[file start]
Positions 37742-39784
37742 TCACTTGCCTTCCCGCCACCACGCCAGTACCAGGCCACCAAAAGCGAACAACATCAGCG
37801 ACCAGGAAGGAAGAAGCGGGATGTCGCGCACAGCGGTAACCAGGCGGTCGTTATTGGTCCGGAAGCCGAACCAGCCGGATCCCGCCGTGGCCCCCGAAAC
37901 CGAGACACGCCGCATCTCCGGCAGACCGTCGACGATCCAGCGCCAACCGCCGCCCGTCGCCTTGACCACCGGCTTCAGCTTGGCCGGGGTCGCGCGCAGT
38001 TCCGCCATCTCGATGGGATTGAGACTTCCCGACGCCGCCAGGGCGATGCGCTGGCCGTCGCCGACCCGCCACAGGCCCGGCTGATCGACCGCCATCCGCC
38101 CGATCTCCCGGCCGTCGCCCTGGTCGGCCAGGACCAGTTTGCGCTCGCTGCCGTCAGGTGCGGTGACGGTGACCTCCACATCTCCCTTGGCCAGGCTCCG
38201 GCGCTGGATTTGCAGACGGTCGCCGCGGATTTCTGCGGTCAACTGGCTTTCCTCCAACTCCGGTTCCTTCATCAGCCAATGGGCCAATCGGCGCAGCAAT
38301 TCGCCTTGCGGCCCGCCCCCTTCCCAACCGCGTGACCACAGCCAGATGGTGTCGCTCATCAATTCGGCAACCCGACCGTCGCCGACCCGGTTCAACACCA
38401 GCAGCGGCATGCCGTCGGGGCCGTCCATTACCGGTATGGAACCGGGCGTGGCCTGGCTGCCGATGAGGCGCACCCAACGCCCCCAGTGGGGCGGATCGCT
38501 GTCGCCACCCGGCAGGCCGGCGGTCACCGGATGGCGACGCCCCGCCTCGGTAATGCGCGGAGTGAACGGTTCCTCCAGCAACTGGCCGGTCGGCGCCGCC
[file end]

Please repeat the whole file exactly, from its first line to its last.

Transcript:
Positions 37742-39784
37742 TCACTTGCCTTCCCGCCACCACGCCAGTACCAGGCCACCAAAAGCGAACAACATCAGCG
37801 ACCAGGAAGGAAGAAGCGGGATGTCGCGCACAGCGGTAACCAGGCGGTCGTTATTGGTCCGGAAGCCGAACCAGCCGGATCCCGCCGTGGCCCCCGAAAC
37901 CGAGACACGCCGCATCTCCGGCAGACCGTCGACGATCCAGCGCCAACCGCCGCCCGTCGCCTTGACCACCGGCTTCAGCTTGGCCGGGGTCGCGCGCAGT
38001 TCCGCCATCTCGATGGGATTGAGACTTCCCGACGCCGCCAGGGCGATGCGCTGGCCGTCGCCGACCCGCCACAGGCCCGGCTGATCGACCGCCATCCGCC
38101 CGATCTCCCGGCCGTCGCCCTGGTCGGCCAGGACCAGTTTGCGCTCGCTGCCGTCAGGTGCGGTGACGGTGACCTCCACATCTCCCTTGGCCAGGCTCCG
38201 GCGCTGGATTTGCAGACGGTCGCCGCGGATTTCTGCGGTCAACTGGCTTTCCTCCAACTCCGGTTCCTTCATCAGCCAATGGGCCAATCGGCGCAGCAAT
38301 TCGCCTTGCGGCCCGCCCCCTTCCCAACCGCGTGACCACAGCCAGATGGTGTCGCTCATCAATTCGGCAACCCGACCGTCGCCGACCCGGTTCAACACCA
38401 GCAGCGGCATGCCGTCGGGGCCGTCCATTACCGGTATGGAACCGGGCGTGGCCTGGCTGCCGATGAGGCGCACCCAACGCCCCCAGTGGGGCGGATCGCT
38501 GTCGCCACCCGGCAGGCCGGCGGTCACCGGATGGCGACGCCCCGCCTCGGTAATGCGCGGAGTGAACGGTTCCTCCAGCAACTGGCCGGTCGGCGCCGCC